Artificial intelligence and automation could someday disrupt major sectors of the global economy, including trucking. While much is said about how automated operation could help mitigate the driver shortage, many developmental challenges remain before wide deployment of Class 8 trucks can be realized.
For one, they are some of the heaviest and largest vehicles on the road. Plus, the shape of Class 8 trucks present opportunities and hurdles for these developmental challenges. These issues, and more, require technology more sophisticated than that found on autonomous passenger cars.
For example, Class 8 trucks require vision capabilities superior to those of smaller vehicles to allow earlier object detection. Truck heights provide cameras a superior vantage point for determining distance and assessing the driving environment — an advantage that can help with mapping an area. But trucks also can be prone to blind spots given their length. This means more cameras are needed.
Plus, while the tractors belong to the motor carriers, cargo containers often do not, meaning that both pieces of property will be outfitted for autonomous driving separately yet must work in tandem once hooked up for the road.
To address these challenges, the trucking industry has two technological paths it can follow: object fusion and raw data fusion.
Object fusion, currently widespread in the general AV industry, relies on sensors to detect objects separately. With this technology, unrelated sensors — for example, cameras and radar — won’t necessarily agree on what is unfolding and how the system should respond. Stationary objects are at risk of going undetected, which could cause the system to make faulty decisions. To compensate, many developers of AV perception systems include additional sensors — most commonly lidar — with higher accuracy, but these sensors can be incredibly expensive, with some costing upward of tens of thousands of dollars each.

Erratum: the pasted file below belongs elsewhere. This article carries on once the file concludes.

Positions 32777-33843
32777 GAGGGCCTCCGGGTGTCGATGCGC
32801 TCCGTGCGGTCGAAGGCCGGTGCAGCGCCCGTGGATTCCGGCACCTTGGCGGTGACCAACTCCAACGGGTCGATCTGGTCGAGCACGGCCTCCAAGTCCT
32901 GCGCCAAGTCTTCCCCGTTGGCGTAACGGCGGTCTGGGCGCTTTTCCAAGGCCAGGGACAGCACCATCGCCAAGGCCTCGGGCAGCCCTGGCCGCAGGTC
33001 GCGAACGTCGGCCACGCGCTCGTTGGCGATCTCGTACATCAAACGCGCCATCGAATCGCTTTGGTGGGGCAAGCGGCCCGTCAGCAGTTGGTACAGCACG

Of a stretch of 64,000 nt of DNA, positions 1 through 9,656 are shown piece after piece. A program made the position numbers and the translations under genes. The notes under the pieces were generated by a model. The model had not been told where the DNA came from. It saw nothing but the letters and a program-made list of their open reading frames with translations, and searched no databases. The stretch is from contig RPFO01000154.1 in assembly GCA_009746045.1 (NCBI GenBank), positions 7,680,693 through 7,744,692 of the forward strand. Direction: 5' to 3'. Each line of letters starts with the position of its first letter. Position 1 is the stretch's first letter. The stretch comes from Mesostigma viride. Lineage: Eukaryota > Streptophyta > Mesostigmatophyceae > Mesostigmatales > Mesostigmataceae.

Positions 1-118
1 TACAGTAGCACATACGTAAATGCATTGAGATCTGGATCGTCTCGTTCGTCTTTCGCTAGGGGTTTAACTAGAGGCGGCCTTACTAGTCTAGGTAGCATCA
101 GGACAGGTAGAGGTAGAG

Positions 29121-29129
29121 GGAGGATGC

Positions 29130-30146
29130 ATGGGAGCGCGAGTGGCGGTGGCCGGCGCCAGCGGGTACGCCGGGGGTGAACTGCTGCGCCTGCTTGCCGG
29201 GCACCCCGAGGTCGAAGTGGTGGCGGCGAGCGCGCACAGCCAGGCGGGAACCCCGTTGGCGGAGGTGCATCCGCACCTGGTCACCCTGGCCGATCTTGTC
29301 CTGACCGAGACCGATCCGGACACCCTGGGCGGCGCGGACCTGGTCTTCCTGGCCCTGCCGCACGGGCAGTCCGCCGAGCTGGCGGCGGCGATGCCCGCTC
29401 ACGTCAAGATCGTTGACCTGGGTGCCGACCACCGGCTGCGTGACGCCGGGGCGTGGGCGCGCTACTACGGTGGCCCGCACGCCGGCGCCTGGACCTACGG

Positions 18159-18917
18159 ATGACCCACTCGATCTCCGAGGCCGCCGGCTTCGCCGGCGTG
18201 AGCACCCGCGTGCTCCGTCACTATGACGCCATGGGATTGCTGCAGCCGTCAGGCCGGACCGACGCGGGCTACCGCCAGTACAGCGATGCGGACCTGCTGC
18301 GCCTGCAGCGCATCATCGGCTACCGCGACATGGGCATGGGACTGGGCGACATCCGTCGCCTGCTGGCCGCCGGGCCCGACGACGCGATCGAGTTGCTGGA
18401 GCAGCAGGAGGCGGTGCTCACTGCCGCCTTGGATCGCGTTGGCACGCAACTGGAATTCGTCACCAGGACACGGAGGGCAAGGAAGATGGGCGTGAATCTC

Raw data fusion offers an alternative. This approach enables the detection of obstacles of any size and shape, and determines the amount of free space around an object without requiring an accurate classification of the object itself. The system’s low-level fusion of camera features with pre-filtered radar detection enables accurate image-based ego-motion (motion estimation of a camera system), which separates objects in space and provides an accurate positioning of the object.
As a result, any obstacle on the road can be detected, including stationary obstacles with arbitrary shapes, sizes and looks. Roads are full of “unexpected” objects that are absent from training data sets, even when those sets are captured while traveling long distances.
Unlike low-level fusion, systems that are mainly based on deep neural networks fail to detect these unexpected objects. An additional benefit is that sensors can be upgraded without major overhauls in their perception algorithms.
Someday, automated vehicles could be tasked with navigating urban places and could master those environments using image-based learning and digitized maps maintained regularly by local agencies. But to unlock the promise of automated trucks, AV developers must hone vehicles’ ability to detect everything in their path. After all, these trucks will operate in wide swaths of the country, experiencing a range of weather, environmental and infrastructure conditions. That includes detecting the unexpected — a tire on the road, an object protruding from another vehicle and so on. Further progress in autonomous driving for any vehicle broadly requires these improved detection capabilities, but the need is acute in trucking.
With a human truck driver along for the ride to take over should the need arise, an Embark autonomous truck earlier this year traveled 2,400 miles from Los Angeles to Jacksonville, Fla. Because a human driver was present, the truck had to take federally mandated rest breaks, bringing the trip’s length to five days. When the day comes that technology and infrastructure are advanced enough that a human aide is no longer required, developers expect such a journey to take two days. Handling the range of natural environments and driving conditions that truck might encounter will be a central focus of technological development in the years to come.
Ultimately, this technology could help the trucking industry realize gains in efficiency and productivity, fueling economic growth and job creation — all the more reason for the industry to commit to a clear-eyed vision for the future.
Ronny Cohen is co-founder and CEO of VAYAVISION, an environmental perception software solution provider for autonomous vehicles. Cohen has 30 years of experience in the technology industry, previously co-founding Backwell, a startup in the health industry.